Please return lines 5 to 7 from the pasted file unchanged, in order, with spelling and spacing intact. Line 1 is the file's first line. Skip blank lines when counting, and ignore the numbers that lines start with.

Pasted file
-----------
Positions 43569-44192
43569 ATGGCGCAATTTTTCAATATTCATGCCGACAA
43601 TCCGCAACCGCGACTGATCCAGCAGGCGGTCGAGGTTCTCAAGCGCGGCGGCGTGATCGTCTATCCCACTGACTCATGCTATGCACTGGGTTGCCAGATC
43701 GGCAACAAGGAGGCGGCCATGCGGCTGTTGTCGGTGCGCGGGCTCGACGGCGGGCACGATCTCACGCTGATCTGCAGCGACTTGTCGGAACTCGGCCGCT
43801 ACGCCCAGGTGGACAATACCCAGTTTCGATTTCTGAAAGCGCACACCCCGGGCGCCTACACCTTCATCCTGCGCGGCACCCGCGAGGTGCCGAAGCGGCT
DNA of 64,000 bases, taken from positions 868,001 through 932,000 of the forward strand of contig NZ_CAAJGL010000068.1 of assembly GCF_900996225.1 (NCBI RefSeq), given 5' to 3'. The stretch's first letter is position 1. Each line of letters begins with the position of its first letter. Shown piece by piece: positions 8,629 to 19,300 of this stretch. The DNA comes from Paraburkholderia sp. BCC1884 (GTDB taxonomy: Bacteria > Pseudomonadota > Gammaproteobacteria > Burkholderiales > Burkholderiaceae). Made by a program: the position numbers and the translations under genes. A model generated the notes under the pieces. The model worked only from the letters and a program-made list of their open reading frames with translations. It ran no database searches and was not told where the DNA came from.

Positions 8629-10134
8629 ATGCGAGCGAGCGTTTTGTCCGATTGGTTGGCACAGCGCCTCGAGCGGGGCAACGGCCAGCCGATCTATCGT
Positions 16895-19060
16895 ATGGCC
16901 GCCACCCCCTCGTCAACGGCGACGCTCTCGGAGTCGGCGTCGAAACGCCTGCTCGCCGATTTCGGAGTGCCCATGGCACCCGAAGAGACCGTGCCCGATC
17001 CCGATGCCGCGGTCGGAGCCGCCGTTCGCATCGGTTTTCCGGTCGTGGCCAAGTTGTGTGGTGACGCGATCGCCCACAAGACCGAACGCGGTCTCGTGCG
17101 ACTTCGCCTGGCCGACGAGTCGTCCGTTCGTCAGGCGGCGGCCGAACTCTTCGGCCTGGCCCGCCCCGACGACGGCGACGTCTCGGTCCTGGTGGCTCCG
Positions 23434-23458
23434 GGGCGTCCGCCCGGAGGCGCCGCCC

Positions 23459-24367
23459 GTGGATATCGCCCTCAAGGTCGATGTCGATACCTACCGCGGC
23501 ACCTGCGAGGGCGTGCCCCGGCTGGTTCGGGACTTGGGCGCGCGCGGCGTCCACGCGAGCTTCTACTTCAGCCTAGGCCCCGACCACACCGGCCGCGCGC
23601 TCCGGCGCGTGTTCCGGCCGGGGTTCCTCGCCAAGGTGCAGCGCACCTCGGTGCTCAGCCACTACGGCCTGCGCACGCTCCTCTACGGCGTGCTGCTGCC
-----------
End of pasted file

43801 ACGCCCAGGTGGACAATACCCAGTTTCGATTTCTGAAAGCGCACACCCCGGGCGCCTACACCTTCATCCTGCGCGGCACCCGCGAGGTGCCGAAGCGGCT
DNA of 64,000 bases, taken from positions 868,001 through 932,000 of the forward strand of contig NZ_CAAJGL010000068.1 of assembly GCF_900996225.1 (NCBI RefSeq), given 5' to 3'. The stretch's first letter is position 1. Each line of letters begins with the position of its first letter. Shown piece by piece: positions 8,629 to 19,300 of this stretch. The DNA comes from Paraburkholderia sp. BCC1884 (GTDB taxonomy: Bacteria > Pseudomonadota > Gammaproteobacteria > Burkholderiales > Burkholderiaceae). Made by a program: the position numbers and the translations under genes. A model generated the notes under the pieces. The model worked only from the letters and a program-made list of their open reading frames with translations. It ran no database searches and was not told where the DNA came from.

Positions 8629-10134